From the Director - May 2017
We have lots to celebrate right now. First – we’re thrilled to welcome Dr. Kris Wammer to Faculty Development as the new Director! See the official Newsroom announcement. Kris is eminently qualified for the role and I’m excited for the innovative spirit and new ideas she will bring to Faculty Development. She’ll start this summer.
AND – we have at least five faculty members completing our first year of the Inclusive Classroom Institute. What this means is that they each completed at least 6 workshops in the year-long series while also completing a variety of related assignments.
Did participation in the Inclusive Classroom Institute make a difference? Here is what faculty have to say.
I’d also like to express heartfelt gratitude to the faculty and staff members who worked with us to develop and deliver workshops for the Institute: Stephen Brookfield, Kanishka Chowdhury, Bryana French, Amy Finnegan, Lori Friedman, Tanya Gladney, Xiaowen Guan, Mike Klein, Todd Lawrence, Lucia Pawlowski, Roxanne Prichard, Starr Sage, Damon Sholholm, and Jon Stoltz.
The Institute will be offered again during 2017-18 – consider joining in the Fall and transforming your classes to be inclusive and welcoming to ALL students.
Heather Shirey (Associate Professor, Department of Art History)
The Inclusive Classroom workshops I've attended this year have been transformative. The workshop on transparency served as a reminder that faculty members often operate with the expectation that students understand an unwritten and unspoken set of rules. An understanding of these rules is often required for success in our classes. For that reason, it is essential to meet our students where they are as we work to articulate our expectations.
The weeks before and after this fall's election required a commitment to Brave Space more than ever. The Brave Space workshop helped me understand the limitations of thinking of the classroom as a "safe space" given that my goal is to create a space for challenging and uncomfortable conversations, accepting these moments as an essential part of growth and learning. After the Brave Space workshop, I constructed a Brave Space statement for my syllabus, which in turn provided the framework for working with students to create a set of ground rules for discussion.
Meliha Ceric (Adjunct Faculty, Department of History)
One problem that I struggled with in my history courses was how to organize class discussions that involve questions based on politically charged material. These workshops and application activities helped me revise my discussion assignments. I went from having two to three students being willing to address these questions in class to running out of time and having to continue our conversation during the next class meeting.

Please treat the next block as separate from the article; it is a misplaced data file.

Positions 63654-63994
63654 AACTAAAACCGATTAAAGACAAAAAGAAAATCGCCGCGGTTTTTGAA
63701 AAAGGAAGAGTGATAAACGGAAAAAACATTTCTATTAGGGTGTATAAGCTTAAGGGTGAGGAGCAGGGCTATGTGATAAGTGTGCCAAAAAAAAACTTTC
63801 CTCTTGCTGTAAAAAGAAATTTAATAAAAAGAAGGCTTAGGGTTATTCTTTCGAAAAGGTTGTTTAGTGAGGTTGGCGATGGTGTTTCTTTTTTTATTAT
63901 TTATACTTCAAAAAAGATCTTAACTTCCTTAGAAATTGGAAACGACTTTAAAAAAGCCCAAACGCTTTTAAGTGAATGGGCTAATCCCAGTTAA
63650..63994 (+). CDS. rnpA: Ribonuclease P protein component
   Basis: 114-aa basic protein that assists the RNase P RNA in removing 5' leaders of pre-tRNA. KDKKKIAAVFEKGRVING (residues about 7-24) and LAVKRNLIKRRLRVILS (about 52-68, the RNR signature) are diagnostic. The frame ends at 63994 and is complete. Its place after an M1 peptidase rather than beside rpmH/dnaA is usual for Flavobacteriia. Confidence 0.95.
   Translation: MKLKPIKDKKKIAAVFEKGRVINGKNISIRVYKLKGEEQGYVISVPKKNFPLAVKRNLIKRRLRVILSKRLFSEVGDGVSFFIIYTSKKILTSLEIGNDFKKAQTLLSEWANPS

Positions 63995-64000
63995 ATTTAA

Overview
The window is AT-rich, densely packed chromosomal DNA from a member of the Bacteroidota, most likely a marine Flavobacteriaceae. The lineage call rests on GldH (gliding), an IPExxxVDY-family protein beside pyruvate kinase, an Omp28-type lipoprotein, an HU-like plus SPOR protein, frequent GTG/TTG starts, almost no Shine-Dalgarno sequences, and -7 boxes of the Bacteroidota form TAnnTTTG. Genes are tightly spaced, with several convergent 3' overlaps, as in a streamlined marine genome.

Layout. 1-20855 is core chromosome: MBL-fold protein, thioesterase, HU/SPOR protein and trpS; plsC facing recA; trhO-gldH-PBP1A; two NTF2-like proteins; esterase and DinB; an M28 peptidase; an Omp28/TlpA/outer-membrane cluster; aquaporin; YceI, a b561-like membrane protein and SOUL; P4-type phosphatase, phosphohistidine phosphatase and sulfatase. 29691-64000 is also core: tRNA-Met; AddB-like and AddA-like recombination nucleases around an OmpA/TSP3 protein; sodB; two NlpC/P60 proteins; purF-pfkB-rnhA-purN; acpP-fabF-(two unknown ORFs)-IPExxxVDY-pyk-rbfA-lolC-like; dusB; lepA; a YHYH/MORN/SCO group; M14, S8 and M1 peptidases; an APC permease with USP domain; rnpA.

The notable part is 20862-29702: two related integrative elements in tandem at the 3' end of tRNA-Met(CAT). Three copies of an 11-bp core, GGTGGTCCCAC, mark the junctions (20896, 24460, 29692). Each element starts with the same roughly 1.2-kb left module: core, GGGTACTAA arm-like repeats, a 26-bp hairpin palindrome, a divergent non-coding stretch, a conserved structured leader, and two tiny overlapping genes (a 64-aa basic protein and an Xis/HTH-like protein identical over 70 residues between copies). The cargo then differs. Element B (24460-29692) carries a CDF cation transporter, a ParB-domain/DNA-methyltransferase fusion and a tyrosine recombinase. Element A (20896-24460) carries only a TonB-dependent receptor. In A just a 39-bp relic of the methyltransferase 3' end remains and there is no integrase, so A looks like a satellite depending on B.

Peter Gregg (Assistant Professor, Department of Communication and Journalism)
The Inclusive Classroom Institute has been eye-opening. I've taken my experience in the ICI to heart, adjusting lesson plans, assignments, and discussion techniques to be more inclusive and supportive of the diversity of experiences and voices in the classroom. I believe it's paid dividends in all my classes this semester, from introductory-level communication and journalism courses to advanced film studies courses dealing with world cinema. I feel that students this semester have been more productively engaged and willing to challenge each other, and I feel that they see the connections between the classroom and the world outside it in a more transparent way.
Tyler Schipper (Assistant Professor, Department of Economics)
The Inclusive Classroom Institute helped me see my courses through the eyes of my students. It highlighted challenges, inequities, and student fears that I would have had a very difficult time identifying on my own. Each session gave me something concrete that I could use to make an incremental improvement to my courses. In particular, my syllabi now do a much better job of signaling how each course is conducted.
Jessica Siegel (Assistant Professor, Department of Psychology)
I enjoyed all of the workshops that I attended and gained a lot of great information from each of them. Specific outcomes that stand out from the institute include the following:
- From the global classroom workshop I learned information about international students that I had never considered before. In fact this was a group of students I was largely unaware of before this workshop, and the presenters opened my eyes to the unique issues and concerns for this group of students.
- From the transparent syllabus workshop I learned some great skills and techniques for making my assignments more transparent and creating clear rubrics. I implemented these rubrics in my classes this semester and have found them to be so useful for me and the students!
This is my last column – it’s been an honor to serve in this role and work with our fantastically talented and committed St. Thomas faculty for the past six years. Wishing you a great summer, whether you’re in the lab, taking a seminar here on campus, teaching online, at the lake, or traveling afar. See you in the Fall!